Sustainable Development News
Sustainable development news from around the world with a focus on Australia and New Zealand.
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Today’s top story outlines the importance of a holistic approach to climate emissions with figures showing how much of an impact tropical forests have on emissions. More on deforestation, with scientists saying a halt to deforestation around the world would have a significant impact on emissions reduction, and Global Forest Watch finds that even Brazil’s protected areas are not safe. Elsewhere, two articles on how to love bacteria: how to look after your internal colony with a good diet and why we shouldn’t destroy external colonies with anti-bacterial products (which is not to say we shouldn’t be clean).
By the Numbers: The Value of Tropical Forests in the Climate Change Equation | World Resources Institute
Protecting tropical forests is essential for achieving the climate goals of the Paris Agreement. Global Forest Watch Climate recently released estimated carbon dioxide emissions associated with the 2017 tropical tree cover loss data, and the numbers demonstrate more of what we already knew. If tropical tree cover loss continues at the current rate, it will be nearly impossible to keep warming below the pledged two degrees Celsius (3.6 degrees Fahrenheit). [Included] are five numbers that demonstrate just how important tropical forests are in preventing further climate change, and how much more visibility they need on the global climate change mitigation agenda.
Coal binge puts Paris climate targets further out of reach, study finds | SMH
The capacity of the world’s coal-fired power stations would increase by a third if all 1380 plants planned or under development are built, making it tougher to meet Paris climate goals, a leading German non-profit group says… In a sign national promises to cut greenhouse gas emissions aren’t being matched by action, a net 92 gigawatts in new coal plant capacity has been added since the Paris climate accord was signed in 2015. That’s an increase equivalent to the combined fleets of Russia and Japan, or about four times Australia’s total.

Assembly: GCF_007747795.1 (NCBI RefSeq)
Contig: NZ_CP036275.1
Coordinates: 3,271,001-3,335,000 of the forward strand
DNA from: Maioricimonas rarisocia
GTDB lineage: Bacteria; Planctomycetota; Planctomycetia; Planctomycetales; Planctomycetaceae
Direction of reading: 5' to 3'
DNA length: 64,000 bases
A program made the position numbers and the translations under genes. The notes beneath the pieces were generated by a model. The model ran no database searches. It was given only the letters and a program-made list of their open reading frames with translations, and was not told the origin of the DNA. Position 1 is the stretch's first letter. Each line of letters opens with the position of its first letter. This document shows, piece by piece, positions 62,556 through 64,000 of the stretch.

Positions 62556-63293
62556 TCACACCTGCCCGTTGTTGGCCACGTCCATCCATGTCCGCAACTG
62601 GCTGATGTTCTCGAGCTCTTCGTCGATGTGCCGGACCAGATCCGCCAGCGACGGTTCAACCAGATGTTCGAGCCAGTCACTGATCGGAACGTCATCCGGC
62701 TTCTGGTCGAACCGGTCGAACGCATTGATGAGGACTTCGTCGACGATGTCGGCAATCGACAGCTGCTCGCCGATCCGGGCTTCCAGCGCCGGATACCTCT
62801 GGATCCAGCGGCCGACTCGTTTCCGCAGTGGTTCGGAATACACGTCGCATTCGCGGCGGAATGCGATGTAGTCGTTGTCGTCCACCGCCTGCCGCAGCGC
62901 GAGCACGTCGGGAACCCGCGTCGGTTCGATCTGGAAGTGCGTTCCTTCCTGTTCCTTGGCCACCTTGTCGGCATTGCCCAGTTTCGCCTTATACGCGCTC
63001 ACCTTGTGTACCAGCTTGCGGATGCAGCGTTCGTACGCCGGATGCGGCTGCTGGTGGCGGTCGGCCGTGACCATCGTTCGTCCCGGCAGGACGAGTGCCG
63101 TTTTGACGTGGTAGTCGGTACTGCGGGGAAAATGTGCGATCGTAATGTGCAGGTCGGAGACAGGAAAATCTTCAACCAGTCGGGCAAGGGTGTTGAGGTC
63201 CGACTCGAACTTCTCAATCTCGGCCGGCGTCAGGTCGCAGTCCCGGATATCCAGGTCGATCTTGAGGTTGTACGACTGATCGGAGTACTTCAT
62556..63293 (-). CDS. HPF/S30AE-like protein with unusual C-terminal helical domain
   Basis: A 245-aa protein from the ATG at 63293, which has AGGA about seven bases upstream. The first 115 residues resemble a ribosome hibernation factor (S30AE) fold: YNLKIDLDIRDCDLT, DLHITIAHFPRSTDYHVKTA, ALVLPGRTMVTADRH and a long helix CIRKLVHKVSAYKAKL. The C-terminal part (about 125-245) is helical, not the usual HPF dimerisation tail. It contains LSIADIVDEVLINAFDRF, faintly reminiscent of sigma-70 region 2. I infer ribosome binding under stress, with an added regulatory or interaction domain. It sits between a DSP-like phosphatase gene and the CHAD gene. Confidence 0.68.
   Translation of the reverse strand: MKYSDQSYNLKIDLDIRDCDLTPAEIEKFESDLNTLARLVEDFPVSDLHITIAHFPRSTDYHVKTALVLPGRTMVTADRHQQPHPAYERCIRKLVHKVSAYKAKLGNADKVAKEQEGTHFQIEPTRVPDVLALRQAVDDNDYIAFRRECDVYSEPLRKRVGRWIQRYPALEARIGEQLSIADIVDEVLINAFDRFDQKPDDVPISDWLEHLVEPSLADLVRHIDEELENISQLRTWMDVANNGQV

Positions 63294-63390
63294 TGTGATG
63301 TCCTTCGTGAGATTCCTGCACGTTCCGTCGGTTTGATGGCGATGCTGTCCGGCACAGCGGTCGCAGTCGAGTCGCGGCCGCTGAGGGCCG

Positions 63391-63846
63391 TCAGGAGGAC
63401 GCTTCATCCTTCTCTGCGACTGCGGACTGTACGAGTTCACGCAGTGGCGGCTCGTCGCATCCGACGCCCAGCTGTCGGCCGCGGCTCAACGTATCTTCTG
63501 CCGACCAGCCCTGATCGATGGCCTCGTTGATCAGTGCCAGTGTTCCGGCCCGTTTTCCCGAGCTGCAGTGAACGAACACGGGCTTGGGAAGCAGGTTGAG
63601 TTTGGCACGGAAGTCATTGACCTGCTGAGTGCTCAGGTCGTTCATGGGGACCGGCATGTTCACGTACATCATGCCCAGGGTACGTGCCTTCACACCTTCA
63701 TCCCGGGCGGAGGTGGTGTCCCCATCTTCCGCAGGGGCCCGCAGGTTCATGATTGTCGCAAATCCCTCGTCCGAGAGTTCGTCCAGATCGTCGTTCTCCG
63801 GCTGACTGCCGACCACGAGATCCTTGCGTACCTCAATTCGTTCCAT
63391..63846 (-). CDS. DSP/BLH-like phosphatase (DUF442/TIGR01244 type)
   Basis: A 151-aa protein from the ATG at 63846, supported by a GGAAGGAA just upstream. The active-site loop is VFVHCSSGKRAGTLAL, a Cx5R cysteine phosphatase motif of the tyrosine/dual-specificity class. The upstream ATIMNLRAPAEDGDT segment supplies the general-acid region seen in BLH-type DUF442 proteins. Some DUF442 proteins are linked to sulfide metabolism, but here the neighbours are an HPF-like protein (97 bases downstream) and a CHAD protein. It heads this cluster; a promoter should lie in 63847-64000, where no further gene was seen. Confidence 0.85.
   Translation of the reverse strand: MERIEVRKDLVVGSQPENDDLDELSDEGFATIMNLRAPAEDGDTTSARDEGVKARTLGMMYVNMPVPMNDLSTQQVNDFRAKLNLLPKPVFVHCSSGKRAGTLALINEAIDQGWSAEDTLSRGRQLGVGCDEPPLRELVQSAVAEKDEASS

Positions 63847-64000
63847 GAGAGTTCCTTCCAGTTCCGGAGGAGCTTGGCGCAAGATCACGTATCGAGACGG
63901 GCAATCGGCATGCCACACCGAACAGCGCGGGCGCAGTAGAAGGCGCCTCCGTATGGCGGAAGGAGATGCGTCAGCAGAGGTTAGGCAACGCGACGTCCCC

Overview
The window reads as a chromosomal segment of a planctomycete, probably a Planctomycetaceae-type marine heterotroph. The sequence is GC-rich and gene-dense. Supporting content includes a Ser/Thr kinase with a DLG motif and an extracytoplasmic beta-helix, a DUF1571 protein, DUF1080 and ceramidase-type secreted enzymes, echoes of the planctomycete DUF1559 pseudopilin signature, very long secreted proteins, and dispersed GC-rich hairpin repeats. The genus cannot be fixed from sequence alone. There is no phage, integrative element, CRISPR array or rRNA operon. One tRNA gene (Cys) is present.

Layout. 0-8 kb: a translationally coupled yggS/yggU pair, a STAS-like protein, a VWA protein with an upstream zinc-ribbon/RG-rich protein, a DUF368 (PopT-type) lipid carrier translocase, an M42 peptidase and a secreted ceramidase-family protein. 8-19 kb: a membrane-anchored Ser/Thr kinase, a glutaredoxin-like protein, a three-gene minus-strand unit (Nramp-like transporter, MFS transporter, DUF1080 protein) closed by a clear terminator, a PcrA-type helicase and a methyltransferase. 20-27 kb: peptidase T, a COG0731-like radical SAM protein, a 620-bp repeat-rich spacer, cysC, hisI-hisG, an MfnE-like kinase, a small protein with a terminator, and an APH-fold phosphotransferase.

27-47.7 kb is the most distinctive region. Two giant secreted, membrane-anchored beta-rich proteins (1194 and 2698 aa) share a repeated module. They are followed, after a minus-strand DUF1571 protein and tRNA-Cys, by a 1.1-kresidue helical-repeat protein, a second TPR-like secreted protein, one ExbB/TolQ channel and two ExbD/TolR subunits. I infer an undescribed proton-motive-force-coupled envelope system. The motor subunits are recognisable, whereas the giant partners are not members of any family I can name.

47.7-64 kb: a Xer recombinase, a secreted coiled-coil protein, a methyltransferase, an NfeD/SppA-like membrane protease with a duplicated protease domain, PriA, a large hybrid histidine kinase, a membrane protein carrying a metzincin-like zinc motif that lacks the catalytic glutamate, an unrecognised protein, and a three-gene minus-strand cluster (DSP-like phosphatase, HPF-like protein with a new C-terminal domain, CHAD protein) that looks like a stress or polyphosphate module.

Indigenous views crucial in climate change debate | RNZ News
PASIFIKA – Climate change experts and Pacific Islands leaders say indigenous views must be included when it comes to creating regional policies on the issue… Despite being on the frontline of climate change impacts, Pacific Islanders’ own views on the issue are often absent from the current policy-making process.
Environment and Biodiversity
Scientists say halting deforestation ‘just as urgent’ as reducing emissions | The Guardian
The role of forests in combating climate change risks being overlooked by the world’s governments, according to a group of scientists that has warned halting deforestation is “just as urgent” as eliminating the use of fossil fuels. Razing the world’s forests would release more than 3 trillion tons of carbon dioxide, more than the amount locked in identified global reserves of oil, coal and gas. By protecting and restoring forests, the world would achieve 18% of the emissions mitigation needed by 2030 to avoid runaway climate change, the group of 40 scientists, spanning five countries, said in a statement.